On April 16, 2012, Canada’s Competition Bureau issued a statement outlining the analysis it had undertaken of Cardinal Health’s then-proposed acquisition of Futuremed to conclude that, despite some concerns expressed by certain customers, the transaction was unlikely to result in a substantial prevention or lessening of competition in any relevant Canadian market. Stikeman Elliott acted on behalf of Cardinal Health.
Cardinal Health and Futuremed were both distributors of a broad range of medical supplies and surgical equipment to various healthcare facilities in Canada, supplying products from hundreds of global manufacturers. The Bureau noted that prices in the healthcare products distribution industry are typically set through a tendering process between manufacturers and customers, whereby manufacturers sell direct to the individual healthcare facility or, alternatively, to a buying group acting for several healthcare facilities. As such, authorized distributors of manufacturers, such as Cardinal Health and Futuremed, do not compete on price, but rather compete through the use of distribution fee rebates, quality of service and technical expertise offered to customers.
In its analysis, the Bureau focused on the Province of Quebec, where over 90% of products are purchased through this tendering process (a requirement dictated by provincial legislation), and where the Bureau stated there is currently only one smaller competitor with the same type of “full-line” product offering as the parties. According to the Bureau, certain customers expressed concern that the transaction could result in a loss of distribution rebates, product variety and quality of service. Larger customers, in particular, expressed concern that they would face high transaction costs of dealing with numerous suppliers if forced to switch to other partial-line distributors or to direct supply by manufacturers. Customers also raised concerns that service quality would be affected if they had to begin to rely on distributors without local warehouse facilities or service personnel.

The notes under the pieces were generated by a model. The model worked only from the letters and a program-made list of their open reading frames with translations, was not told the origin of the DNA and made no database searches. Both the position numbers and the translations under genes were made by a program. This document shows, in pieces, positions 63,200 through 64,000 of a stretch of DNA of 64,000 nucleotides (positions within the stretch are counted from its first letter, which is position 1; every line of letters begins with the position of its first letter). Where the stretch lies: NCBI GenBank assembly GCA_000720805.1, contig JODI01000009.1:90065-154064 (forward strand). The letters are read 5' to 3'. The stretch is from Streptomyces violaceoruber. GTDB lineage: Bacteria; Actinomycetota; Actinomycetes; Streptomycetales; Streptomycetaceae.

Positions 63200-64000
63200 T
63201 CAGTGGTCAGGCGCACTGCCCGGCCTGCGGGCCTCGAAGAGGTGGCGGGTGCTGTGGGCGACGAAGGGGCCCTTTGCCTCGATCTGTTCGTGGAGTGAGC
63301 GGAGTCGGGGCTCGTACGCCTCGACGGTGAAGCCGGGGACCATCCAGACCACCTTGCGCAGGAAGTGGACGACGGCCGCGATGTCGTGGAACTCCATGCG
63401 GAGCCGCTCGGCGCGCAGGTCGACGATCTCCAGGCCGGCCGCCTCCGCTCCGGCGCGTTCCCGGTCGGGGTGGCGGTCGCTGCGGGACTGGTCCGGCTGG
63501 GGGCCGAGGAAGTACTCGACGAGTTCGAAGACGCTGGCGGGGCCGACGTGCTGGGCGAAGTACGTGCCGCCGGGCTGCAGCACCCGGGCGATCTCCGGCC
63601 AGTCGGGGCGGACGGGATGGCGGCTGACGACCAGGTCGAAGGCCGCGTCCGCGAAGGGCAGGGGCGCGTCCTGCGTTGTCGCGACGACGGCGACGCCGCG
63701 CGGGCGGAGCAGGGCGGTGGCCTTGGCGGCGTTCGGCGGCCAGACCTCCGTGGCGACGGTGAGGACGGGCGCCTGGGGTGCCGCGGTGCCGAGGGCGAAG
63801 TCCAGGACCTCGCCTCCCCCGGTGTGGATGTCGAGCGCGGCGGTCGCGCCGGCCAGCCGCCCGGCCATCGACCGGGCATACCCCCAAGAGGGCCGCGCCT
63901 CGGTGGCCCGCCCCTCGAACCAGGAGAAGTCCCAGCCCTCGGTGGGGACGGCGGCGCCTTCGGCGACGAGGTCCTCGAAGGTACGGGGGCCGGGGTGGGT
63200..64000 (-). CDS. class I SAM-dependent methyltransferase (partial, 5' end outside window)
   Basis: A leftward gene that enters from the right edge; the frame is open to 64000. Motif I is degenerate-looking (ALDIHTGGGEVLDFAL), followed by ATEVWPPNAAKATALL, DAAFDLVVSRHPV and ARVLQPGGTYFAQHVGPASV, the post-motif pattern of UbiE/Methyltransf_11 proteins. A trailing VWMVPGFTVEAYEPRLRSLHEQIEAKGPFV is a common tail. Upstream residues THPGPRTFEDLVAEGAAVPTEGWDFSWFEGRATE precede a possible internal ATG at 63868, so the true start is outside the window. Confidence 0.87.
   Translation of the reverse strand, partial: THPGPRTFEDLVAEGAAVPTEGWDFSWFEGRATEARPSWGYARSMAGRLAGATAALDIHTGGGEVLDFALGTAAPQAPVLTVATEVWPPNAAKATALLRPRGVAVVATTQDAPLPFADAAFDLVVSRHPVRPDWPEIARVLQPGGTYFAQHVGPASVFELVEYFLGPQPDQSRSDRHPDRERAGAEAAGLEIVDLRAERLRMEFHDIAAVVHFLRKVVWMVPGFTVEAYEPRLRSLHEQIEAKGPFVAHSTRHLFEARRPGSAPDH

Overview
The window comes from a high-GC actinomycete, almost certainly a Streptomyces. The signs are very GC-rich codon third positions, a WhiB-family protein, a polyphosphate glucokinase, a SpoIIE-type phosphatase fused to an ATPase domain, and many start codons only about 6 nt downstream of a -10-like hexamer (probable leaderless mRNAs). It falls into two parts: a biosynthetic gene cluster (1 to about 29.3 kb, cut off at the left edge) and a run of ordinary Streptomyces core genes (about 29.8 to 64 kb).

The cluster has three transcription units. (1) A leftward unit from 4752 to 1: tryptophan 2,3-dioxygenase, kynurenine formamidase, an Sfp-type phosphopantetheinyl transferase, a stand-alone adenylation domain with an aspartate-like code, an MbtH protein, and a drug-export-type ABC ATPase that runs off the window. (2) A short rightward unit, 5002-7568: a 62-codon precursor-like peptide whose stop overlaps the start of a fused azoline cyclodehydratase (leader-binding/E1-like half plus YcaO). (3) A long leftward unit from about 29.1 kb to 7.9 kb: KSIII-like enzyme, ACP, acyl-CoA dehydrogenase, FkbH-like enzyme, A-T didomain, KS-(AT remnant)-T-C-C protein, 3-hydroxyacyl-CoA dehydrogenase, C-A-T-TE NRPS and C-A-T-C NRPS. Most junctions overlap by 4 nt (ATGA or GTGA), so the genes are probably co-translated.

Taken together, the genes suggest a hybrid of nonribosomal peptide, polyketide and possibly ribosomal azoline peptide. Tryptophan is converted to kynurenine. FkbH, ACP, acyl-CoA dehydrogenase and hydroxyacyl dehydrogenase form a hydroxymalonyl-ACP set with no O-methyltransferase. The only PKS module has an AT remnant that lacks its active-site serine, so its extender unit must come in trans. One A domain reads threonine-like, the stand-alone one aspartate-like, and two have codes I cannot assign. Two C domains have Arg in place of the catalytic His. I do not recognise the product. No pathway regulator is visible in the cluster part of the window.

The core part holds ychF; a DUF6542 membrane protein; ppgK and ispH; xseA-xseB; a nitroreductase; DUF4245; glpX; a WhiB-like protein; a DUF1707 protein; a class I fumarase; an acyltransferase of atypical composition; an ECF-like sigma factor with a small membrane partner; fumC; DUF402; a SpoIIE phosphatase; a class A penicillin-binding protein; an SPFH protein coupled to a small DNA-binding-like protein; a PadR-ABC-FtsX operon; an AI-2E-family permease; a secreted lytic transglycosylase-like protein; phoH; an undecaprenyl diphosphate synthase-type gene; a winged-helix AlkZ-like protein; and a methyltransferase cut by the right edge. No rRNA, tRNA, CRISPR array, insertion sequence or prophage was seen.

Despite such concerns, the Bureau found that the barriers to expansion by full-line distributors, e.g., from other provinces, were likely surmountable. The Bureau highlighted several factors that drove its conclusion:
- Full-line distributors already distribute a broad range of products, and are well-positioned to expand their operations;
- A sufficient proportion of the parties’ distribution agreements with manufacturers will be contestable in the near future, creating opportunities for new and existing competitors;
- The sunk costs in the healthcare distribution industry are not substantial;
- A sizeable customer base can be developed with a relatively limited number of trained or experienced local sales representatives, which the parties argued is readily available.
Based on these factors, the Bureau concluded that expansion from new or existing competitors from the relevant or adjacent markets was likely to occur, and, as such, would likely constrain an exercise of market power by the merged entity. The transaction closed in early March.